Mental Health

No one really wants to admit his or her weakness. That hit me square in the face well over a year ago. I talked to a friend who freely admitted that he was “on medication” for mental health. This was part of a bigger conversation where I came to him admitting struggles with depression and mood swings. I was surprised he took medication since we went to seminary together and he seemed so composed and put together.

How? Why? That seems so weak!?

He challenged me. He said that if I really believed in the Fall, if I believed things are not the way they are supposed to be, then why would that not extend to my brain?

That conversation was in January 2013. That year was pivotal and full of stress, trauma and change. I completed and passed my comprehensive exams for my doctorate. We adopted our son. City Pres was growing and bought a building! So much change and stress. So many accolades in public and feelings of hell in private.

For years, I struggled with panic attacks. I struggled with mood swings. I thought I could keep them under control, but some of my closest friends even asked me why are you so angry? It was a fair question, but the one I asked was if everything is so good, why is it so bad? I could not explain how I could move from happiness to anger in a second. I could not explain why it took hours to fall asleep only to wake up panicking over minute things. I could not explain my misery, only that I was miserable and making those closest to me miserable.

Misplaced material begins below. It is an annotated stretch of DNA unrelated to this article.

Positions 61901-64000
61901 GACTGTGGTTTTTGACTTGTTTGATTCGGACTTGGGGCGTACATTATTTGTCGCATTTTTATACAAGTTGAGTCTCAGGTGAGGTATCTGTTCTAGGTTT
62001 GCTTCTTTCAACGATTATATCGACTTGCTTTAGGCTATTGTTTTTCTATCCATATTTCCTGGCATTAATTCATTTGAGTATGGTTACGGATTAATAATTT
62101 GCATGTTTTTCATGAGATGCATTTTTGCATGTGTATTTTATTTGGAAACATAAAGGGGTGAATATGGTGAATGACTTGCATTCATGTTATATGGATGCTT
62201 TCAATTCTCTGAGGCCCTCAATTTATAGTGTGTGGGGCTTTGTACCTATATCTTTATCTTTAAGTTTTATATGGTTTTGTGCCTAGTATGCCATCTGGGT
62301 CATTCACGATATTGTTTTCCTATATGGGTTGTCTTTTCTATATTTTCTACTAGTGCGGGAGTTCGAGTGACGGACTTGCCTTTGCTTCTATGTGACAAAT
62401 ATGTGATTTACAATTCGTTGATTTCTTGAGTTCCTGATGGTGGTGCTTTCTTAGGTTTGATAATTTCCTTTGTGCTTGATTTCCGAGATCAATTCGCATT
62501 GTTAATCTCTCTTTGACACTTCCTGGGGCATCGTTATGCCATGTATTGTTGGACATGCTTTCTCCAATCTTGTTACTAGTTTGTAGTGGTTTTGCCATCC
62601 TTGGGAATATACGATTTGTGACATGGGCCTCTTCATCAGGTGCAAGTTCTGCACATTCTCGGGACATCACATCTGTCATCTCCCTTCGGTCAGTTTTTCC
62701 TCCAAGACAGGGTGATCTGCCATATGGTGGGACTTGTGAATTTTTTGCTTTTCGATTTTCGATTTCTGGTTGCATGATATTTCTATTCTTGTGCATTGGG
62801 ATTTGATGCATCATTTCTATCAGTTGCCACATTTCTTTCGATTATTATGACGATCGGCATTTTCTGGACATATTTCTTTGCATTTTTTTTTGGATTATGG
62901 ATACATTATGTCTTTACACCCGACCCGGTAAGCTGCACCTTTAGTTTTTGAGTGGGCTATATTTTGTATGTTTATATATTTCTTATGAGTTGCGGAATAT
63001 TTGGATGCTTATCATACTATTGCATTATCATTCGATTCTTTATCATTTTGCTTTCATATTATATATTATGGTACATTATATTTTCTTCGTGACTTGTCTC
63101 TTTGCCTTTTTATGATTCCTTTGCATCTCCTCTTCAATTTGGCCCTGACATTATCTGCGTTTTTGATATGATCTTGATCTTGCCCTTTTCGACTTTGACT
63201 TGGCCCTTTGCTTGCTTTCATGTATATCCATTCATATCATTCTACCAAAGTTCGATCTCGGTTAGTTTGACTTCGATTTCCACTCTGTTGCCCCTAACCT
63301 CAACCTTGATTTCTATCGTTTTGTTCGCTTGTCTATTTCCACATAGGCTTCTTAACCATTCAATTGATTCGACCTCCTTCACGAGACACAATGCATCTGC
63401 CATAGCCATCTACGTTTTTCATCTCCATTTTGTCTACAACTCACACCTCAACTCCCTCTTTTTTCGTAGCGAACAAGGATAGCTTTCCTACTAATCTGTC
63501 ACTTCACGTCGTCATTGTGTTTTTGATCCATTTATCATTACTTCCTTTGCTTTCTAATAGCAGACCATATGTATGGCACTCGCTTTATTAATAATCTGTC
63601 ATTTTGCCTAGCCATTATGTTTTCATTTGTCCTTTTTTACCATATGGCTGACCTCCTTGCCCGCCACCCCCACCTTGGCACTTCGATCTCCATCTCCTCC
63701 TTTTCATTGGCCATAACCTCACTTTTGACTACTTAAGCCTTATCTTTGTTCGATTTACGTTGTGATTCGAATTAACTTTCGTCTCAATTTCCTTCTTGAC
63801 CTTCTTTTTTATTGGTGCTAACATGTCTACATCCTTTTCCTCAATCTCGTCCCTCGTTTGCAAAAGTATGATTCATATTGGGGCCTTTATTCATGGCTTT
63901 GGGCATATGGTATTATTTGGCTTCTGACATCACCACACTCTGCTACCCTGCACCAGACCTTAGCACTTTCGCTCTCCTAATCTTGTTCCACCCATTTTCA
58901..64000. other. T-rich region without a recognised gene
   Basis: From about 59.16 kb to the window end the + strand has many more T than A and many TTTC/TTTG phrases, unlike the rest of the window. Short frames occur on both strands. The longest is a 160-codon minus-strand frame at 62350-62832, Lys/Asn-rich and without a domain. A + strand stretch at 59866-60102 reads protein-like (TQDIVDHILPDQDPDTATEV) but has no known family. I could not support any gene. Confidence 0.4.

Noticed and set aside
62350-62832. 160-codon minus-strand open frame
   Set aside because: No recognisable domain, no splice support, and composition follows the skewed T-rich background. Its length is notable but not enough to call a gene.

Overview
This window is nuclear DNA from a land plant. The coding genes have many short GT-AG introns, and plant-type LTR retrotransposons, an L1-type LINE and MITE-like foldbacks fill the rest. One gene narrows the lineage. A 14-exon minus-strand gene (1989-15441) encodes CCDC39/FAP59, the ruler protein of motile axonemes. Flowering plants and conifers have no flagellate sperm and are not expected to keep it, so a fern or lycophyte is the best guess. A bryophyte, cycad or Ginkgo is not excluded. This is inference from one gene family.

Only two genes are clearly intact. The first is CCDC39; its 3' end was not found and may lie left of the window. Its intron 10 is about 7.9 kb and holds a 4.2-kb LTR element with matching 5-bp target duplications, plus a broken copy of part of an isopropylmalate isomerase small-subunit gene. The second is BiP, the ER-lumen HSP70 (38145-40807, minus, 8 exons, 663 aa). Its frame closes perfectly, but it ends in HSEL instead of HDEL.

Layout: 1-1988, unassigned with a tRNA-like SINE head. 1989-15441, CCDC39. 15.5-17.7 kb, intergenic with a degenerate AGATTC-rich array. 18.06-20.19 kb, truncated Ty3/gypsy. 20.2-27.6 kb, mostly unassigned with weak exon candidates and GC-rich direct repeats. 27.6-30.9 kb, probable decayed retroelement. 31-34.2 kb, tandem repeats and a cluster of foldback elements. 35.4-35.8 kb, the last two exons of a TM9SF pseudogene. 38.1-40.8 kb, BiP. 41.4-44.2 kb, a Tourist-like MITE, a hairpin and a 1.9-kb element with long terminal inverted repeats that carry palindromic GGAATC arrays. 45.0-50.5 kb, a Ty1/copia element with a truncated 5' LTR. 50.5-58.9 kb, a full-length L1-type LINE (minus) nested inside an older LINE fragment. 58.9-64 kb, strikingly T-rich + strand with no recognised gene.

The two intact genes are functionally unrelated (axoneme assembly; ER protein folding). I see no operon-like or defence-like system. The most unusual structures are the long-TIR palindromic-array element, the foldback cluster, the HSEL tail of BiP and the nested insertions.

Finally, it clicked. I was a wreck around Thanksgiving. I could not keep my composure. I had spent too long lying to myself that I could compartmentalize my life and hide. I was making those closest to me miserable…..because I am sick. I needed help. But I can’t do that. I’m a pastor, Ph.D student, adoptive parent and board member of a charity. Look at the outside!!! No one thinks anything is wrong – you’re a success.

But the lie I told myself was that everything was okay when it wasn’t. With help from my wife and close friends, I finally got help. Some of this came from fear. Rick Warren’s son had committed suicide in 2013 after a lifetime of depression. I did not want to be that person. Some dear friends also dealt with a similar issue earlier that year, as well. I had to stop lying to myself. I kept telling myself I could keep everything under control even though I knew better.

Finally, in 2014, I got help. I admitted I didn’t have everything together. I saw a doctor. I got help. I started the path to mental health and healing.

Churches often do a poor job talking about mental health. We might gravitate toward counseling, which I think everyone needs, but are slow, or refuse, to admit that some things are outside the expertise of counseling professionals. We need to do a better job. We need to give space to the strugglers whose broken bodies produce the wrong levels of chemicals for the brain to “work” correctly.

We need honesty, gentleness and care. I’m thankful that I have a wife and close friends who pushed me to get help. If you need help, we want you to be honest about and help you walk the path from fear to freedom. It has been a scary journey for me, but I’ve had a supportive community who cares for me. And for that, I am thankful.